HARTFORD, Conn. (AP) — A plan to improve Silver Sands State Park in Milford — complete with new restrooms, a snack bar and an entrance fee — is likely to draw criticism from locals when state officials unveil it next month.
Local leaders and residents have made it clear in recent months they’re unhappy with the multi-million-dollar upgrade, predicting it will lead to traffic congestion problems in the densely populated neighborhood and put the park’s charm at risk.
Besides wanting the park to remain free for residents, some want the Department of Energy and Environmental Protection to clean up the existing site and restore its natural beauty before constructing new buildings. An online petition has been started.
“Let us do what is right for the environment and for the city of Milford,” Rep. Charles Ferraro, R-West Haven, said in March at a legislative hearing. “This land deserves to be treated like the gem it is.”
DEEP officials are scheduled to present their improvement plans for the park at a public informational meeting in Milford on Sept. 24. The project calls for three new structures, including a concessions building, restrooms and an office. The project also includes a new boardwalk across the tidal wetlands that will connect an existing boardwalk to the new bath house.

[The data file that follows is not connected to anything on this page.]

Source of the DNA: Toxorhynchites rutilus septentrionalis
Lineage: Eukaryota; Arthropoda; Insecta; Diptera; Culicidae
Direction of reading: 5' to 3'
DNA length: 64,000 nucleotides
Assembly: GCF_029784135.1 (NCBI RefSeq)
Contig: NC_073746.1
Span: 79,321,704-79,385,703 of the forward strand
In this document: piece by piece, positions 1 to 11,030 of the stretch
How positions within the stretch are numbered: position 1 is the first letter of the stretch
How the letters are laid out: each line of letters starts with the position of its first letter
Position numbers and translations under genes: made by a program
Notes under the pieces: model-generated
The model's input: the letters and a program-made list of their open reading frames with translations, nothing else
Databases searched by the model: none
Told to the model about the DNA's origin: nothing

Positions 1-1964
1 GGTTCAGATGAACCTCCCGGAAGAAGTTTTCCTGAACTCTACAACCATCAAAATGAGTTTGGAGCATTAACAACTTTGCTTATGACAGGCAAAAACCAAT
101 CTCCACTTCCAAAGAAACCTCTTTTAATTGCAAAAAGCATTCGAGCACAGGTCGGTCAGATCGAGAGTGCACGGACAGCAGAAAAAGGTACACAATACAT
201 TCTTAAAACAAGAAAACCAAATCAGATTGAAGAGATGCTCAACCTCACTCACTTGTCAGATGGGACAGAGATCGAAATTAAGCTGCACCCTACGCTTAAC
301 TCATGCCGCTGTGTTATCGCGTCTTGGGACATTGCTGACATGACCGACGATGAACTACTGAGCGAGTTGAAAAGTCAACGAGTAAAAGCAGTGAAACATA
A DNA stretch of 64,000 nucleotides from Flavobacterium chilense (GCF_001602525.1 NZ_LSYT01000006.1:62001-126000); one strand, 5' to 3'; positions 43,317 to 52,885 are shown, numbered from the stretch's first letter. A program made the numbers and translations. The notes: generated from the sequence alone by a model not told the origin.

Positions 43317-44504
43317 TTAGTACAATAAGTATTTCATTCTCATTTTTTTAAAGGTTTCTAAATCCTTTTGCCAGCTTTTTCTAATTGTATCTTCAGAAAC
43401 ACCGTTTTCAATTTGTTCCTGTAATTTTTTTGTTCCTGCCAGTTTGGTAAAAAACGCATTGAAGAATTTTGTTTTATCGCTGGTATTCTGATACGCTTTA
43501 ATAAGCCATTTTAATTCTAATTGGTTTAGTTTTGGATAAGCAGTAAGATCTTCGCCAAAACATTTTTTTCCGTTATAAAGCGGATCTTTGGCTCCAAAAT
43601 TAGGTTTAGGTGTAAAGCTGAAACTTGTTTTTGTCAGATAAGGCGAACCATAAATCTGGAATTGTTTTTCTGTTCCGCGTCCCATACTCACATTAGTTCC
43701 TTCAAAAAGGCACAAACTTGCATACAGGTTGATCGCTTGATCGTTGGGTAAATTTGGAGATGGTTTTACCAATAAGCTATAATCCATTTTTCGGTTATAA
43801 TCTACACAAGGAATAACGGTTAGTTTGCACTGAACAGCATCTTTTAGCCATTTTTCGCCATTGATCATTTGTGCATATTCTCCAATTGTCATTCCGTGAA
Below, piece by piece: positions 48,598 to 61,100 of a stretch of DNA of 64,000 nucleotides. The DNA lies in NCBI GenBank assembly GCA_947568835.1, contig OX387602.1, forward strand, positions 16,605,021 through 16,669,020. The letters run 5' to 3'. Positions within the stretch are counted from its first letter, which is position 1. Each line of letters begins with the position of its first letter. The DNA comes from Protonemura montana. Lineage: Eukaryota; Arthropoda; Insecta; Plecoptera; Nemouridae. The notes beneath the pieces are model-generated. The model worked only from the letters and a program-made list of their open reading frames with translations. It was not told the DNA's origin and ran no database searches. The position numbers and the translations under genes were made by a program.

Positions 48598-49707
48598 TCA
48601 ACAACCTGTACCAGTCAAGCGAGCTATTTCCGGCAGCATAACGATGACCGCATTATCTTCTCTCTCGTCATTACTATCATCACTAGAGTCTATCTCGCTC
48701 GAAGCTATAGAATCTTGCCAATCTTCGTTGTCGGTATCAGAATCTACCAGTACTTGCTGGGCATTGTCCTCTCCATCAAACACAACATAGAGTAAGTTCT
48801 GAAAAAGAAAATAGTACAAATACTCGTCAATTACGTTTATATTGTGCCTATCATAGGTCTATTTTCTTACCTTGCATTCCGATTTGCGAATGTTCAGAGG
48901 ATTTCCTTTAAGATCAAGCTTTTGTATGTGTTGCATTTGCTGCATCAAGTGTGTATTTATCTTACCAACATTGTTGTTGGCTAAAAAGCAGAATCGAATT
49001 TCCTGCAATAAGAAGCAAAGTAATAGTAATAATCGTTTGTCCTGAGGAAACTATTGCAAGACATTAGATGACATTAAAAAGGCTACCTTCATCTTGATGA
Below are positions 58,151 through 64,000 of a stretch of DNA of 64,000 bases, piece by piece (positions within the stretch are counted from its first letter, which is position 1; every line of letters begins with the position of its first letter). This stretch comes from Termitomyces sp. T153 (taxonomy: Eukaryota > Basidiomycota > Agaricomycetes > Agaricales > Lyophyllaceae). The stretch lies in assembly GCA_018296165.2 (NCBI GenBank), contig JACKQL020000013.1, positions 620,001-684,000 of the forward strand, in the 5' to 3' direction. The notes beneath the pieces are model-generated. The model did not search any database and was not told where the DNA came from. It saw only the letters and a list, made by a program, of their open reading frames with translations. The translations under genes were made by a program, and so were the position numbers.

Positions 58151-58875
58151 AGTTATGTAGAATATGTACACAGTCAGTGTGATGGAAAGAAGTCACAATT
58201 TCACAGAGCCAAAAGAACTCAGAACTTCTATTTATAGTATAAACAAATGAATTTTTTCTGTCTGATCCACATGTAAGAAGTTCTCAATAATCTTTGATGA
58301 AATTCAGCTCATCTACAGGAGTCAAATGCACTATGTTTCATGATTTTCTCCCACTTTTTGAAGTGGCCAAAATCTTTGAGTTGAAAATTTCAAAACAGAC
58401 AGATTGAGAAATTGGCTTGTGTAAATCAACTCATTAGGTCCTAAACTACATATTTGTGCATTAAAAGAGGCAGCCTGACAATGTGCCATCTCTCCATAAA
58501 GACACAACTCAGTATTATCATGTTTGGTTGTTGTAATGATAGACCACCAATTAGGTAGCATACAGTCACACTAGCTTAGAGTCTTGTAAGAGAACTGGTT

Dennis Schain, a spokesman for DEEP, said the agency expects feedback from residents on the plan.
“We understand. If there’s going to be a change in people’s community, that they would have feelings about it and we want to hear that and take their concerns into consideration,” he said. Schain said the agency “always wants to strike the right balance” between providing access to the outdoors, including the shoreline, and the concerns of the local residents.
“By and large, we enjoy very positive relations with host communities where our state parks are located,” he said.
DEEP’s plans for a new waterfront state park in Waterford have also received some resistance from residents who share similar concerns about traffic congestion and crowds. The agency is currently developing a master plan for the old Seaside Sanatorium site.
Earlier this month, a Farmington-based developer who has been trying to build condominiums on the property for about 15 years filed a $20 million claim against the state after his contract was suddenly terminated. Democratic Gov. Dannel P. Malloy surprised Waterford officials and residents last year when he announced he wanted to transform the site into a state park.
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